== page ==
Cachexia, Sarcopenia and Other Forms of Muscle Wasting: Common Problems of Senior and Geriatric Cats and of Cats with Endocrine Disease
Mark E. Peterson, DVM, DACVIM
Animal Endocrine Clinic, New York, NY/Bytown Cat Hospital, Ottawa, Canada
This presentation reviews studies that show that old cats, like dogs and humans, also develop muscle wasting due to sarcopenia, cachexia and metabolic diseases such as hyperthyroidism and diabetes.
- Muscle condition score (MCS) should be evaluated in every cat at every visit, in addition to the body weight, body condition score (BCS) and diet history because total weight loss is an insensitive measure of muscle loss.
- A preliminary survey of 20 cats with chronic kidney disease (CKD, IRIS stage 2 to 3) showed that each cat had some degree of muscle wasting, with 90% having moderate-to severe wasting. Muscle wasting from CKD-related cachexia can negatively impact survival time.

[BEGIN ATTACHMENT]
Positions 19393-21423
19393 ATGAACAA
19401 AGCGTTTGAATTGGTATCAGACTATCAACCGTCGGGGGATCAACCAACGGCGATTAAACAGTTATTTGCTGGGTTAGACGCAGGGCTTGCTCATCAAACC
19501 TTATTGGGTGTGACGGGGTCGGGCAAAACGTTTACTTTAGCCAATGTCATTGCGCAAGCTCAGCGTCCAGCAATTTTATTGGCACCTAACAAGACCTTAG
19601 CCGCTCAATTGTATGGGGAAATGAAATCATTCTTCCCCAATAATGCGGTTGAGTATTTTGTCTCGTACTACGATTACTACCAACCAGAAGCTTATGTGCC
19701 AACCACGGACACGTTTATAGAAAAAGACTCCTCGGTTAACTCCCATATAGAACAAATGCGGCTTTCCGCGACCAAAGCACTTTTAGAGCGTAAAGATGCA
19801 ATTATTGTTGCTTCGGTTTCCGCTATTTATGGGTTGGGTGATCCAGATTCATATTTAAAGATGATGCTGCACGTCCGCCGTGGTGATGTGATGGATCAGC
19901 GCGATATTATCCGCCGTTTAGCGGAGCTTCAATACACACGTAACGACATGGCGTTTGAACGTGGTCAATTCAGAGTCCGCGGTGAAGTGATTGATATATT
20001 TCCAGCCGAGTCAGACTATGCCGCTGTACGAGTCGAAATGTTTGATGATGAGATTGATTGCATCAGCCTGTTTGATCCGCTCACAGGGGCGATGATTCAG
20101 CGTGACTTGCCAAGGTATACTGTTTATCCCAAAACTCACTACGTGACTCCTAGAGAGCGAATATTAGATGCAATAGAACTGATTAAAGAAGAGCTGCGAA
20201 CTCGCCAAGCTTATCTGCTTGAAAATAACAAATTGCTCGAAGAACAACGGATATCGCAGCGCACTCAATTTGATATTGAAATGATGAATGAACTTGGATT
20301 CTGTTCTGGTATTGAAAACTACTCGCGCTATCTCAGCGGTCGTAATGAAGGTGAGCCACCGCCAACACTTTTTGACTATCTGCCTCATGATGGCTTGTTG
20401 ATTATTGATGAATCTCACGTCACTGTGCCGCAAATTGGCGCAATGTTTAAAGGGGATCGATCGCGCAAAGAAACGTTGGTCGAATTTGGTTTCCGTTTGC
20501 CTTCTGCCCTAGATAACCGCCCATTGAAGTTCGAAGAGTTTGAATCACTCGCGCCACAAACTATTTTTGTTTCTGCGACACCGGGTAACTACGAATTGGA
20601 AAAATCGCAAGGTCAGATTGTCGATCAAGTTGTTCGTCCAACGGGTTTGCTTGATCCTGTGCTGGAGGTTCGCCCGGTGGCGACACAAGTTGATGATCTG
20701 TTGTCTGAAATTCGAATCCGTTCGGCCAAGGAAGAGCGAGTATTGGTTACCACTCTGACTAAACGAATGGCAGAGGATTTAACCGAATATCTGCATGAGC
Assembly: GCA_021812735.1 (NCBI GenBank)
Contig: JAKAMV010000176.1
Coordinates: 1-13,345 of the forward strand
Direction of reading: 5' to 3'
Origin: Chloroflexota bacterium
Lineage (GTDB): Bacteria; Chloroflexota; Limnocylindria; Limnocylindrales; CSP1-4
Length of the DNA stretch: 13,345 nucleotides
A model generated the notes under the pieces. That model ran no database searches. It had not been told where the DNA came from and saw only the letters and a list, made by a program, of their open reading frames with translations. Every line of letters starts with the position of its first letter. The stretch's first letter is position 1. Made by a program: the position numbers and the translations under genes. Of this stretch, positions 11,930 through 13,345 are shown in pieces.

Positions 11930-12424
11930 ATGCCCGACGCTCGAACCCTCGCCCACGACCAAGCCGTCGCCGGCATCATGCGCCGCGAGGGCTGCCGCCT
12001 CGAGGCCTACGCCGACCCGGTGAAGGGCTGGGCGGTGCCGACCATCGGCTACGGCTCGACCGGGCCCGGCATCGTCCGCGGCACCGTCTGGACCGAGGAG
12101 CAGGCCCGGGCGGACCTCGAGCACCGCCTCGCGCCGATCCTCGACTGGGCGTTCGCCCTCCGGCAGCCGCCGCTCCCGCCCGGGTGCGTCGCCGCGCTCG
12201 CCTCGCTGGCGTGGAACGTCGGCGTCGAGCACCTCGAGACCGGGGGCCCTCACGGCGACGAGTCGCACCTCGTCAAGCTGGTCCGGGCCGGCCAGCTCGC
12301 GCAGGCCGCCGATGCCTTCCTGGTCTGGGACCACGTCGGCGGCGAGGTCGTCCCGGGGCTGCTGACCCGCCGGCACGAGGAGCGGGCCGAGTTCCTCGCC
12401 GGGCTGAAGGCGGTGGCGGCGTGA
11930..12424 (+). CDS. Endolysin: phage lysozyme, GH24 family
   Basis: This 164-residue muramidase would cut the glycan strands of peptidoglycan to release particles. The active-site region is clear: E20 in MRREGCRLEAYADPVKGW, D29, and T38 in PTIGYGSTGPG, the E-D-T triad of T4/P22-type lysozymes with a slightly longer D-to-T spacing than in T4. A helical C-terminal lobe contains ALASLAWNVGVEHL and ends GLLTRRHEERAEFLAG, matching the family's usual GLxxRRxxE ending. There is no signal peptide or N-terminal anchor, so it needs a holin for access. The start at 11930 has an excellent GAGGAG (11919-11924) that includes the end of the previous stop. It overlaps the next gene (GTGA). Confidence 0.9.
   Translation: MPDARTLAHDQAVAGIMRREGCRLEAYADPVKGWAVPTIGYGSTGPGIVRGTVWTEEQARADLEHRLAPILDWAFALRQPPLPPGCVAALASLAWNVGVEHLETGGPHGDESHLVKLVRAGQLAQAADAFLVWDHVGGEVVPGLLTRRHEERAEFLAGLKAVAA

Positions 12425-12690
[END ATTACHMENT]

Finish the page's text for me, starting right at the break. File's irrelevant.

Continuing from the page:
- In Peterson’s study of 462 untreated hyperthyroid cats, the cats’ median body weight (4.36 kg) was lower than the premorbid weight (5.45 kg) recorded one to two years before diagnosis.
- Both increasing disease severity and age were associated with a lower body weight, as well as a higher prevalence of low BCS (thinness) and low MCS (muscle wasting).
- Severe hyperthyroidism and geriatric age both appeared to contribute independently to an increased prevalence of low BCS and MCS in these cats.
- Although optimal nutritional profile varies with the individual cat, two factors —calories and protein intake— are critical to address for all aging cats that show muscle wasting.
- Growth hormone secretagogues are a promising new class of drugs that may prove useful in treating feline anorexia and cachexia. These small molecule compounds mimic ghrelin, the hormone that secreted from endocrine cells in the stomach and stimulate appetite in humans.
- Follow-up studies include a multinational study on hyperthyroid cats and a study for quantitative assessments for muscle wasting in dogs.
Hyperthyroidism and CKD are commonly diagnosed in aging cats. Better understanding the impact of muscle loss with aging and disease, can lead to recommendations for protein and calorie intake for senior pets that improve health care for cats.